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An ecosystem-based approach and Bayesian modelling to inform coastal planning: A case study of Manly, Australia

Domínguez-Tejo, Elianny, Metternicht, Graciela
Environmental science & policy 2019 v.101 pp. 72-86
Bayesian theory, accountability, anthropogenic activities, case studies, coastal zone management, coasts, databases, decision making, decision support systems, ecosystems, issues and policy, models, monitoring, planning, probability, prototypes, recreation areas, socioeconomics, surveys, watersheds, New South Wales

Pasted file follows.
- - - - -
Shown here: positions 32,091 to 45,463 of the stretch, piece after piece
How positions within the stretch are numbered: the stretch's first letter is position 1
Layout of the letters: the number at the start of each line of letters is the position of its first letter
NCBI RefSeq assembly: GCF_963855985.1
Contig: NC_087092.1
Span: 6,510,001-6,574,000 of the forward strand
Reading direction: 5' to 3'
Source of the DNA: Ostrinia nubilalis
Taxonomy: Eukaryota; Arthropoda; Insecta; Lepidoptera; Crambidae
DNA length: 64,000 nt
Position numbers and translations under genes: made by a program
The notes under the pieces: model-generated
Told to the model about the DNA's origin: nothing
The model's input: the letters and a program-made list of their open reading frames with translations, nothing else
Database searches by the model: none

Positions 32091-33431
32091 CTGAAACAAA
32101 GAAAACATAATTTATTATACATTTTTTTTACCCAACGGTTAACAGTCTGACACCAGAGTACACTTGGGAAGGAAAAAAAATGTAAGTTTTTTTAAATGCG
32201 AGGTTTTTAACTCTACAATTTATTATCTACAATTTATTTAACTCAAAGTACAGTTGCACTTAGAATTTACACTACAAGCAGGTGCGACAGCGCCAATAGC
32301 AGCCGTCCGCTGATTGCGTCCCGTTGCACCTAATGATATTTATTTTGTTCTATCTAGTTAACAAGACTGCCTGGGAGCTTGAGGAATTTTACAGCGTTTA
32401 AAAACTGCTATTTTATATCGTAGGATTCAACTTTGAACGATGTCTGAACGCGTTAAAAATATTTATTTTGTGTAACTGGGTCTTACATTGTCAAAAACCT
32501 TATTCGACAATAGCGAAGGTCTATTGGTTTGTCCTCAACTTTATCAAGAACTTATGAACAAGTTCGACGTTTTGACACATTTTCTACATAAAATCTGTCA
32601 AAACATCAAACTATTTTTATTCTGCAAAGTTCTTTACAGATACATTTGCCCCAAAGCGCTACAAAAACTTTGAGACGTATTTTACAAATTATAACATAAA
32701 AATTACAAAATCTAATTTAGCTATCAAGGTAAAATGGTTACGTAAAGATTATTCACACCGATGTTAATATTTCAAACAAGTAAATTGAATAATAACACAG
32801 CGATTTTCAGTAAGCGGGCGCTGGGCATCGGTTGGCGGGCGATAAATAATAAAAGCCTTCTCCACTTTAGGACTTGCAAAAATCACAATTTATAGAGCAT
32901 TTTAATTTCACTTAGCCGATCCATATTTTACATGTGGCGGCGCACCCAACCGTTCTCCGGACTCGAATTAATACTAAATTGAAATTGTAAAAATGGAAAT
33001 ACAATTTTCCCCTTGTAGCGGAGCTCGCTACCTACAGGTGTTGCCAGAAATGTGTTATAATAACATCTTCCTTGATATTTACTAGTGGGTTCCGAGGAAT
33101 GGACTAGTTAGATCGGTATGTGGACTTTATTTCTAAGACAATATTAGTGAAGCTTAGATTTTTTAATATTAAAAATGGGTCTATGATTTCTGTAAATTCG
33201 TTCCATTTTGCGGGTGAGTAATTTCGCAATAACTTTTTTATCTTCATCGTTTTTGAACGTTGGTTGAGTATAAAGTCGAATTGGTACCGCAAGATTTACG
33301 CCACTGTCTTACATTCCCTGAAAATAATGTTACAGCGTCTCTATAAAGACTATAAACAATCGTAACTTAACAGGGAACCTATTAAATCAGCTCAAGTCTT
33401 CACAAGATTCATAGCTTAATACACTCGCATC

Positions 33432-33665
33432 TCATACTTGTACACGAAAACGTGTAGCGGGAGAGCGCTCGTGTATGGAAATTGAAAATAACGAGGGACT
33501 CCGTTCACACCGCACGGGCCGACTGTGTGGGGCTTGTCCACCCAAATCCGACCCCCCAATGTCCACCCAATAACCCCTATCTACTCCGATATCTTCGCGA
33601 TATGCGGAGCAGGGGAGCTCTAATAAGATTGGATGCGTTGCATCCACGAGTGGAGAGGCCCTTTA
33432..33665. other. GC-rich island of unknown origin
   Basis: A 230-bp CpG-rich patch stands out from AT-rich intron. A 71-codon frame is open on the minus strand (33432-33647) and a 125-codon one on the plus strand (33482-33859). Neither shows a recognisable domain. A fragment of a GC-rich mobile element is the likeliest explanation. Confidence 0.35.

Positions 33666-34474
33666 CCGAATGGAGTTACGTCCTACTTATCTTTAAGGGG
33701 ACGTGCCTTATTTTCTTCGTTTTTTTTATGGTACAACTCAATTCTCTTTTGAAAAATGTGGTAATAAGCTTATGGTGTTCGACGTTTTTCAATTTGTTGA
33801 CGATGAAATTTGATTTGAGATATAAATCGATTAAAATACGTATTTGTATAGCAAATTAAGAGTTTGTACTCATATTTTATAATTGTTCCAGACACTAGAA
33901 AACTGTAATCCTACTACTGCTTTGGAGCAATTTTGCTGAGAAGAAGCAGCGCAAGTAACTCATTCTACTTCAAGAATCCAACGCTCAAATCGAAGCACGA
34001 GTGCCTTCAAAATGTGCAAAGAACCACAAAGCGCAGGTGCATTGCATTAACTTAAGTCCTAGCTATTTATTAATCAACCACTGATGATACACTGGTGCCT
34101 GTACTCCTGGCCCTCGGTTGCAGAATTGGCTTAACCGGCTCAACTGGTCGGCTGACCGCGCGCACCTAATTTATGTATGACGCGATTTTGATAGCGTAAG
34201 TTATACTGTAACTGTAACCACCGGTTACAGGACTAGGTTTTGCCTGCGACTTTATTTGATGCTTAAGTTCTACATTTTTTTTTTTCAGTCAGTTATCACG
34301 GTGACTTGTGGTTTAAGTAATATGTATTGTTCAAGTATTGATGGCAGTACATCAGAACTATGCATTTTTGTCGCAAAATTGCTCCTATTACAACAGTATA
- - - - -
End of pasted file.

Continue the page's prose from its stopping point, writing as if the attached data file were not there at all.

Managing coastal areas under an Ecosystem Based Approach–Marine Spatial Planning framework acknowledges the complexity associated with the need to address multiple environmental and socioeconomic issues. The development of efficient management plans is critical to the implementation success of the framework; in this regard, unresolved challenges remain for measuring the effectiveness of planning plans and monitoring implementation progress. This paper describes the development of a Bayesian Belief Network as a prototype Decision Support Tool to assist coastal planning in the catchment areas of the Sydney Harbour, New South Wales, Australia. The model was co-designed with local managers, underpinned by the Drivers-Pressures-States-Impacts-Responses analytical framework to identify key coastal cause-effect relationships, and by the Recreational Opportunity Spectrum framework to account for significant recreational areas. The Bayesian Belief Network was structured on a conceptualisation of the relationships between key pressures affecting coastal management targets (biological areas and human activities) and their impacts on the state of the variables, with emphasis on the beach ecosystem. The socio-economic component of the model consists of predictive socio-economic modelling on preferred beach activities, the assessment of beach recreational settings, and a beach quality survey. Conditional probability tables were derived from local and regional databases. The model structure allows decision makers enhanced understanding of key interactions between management variables, assessment of management scenarios, and increased accountability of planning decisions. Future work on the prototype could expand the model to become a Bayesian Decision Network, through the integration of proposed management actions and their utilities, thereby helping managers identify optimal decisions.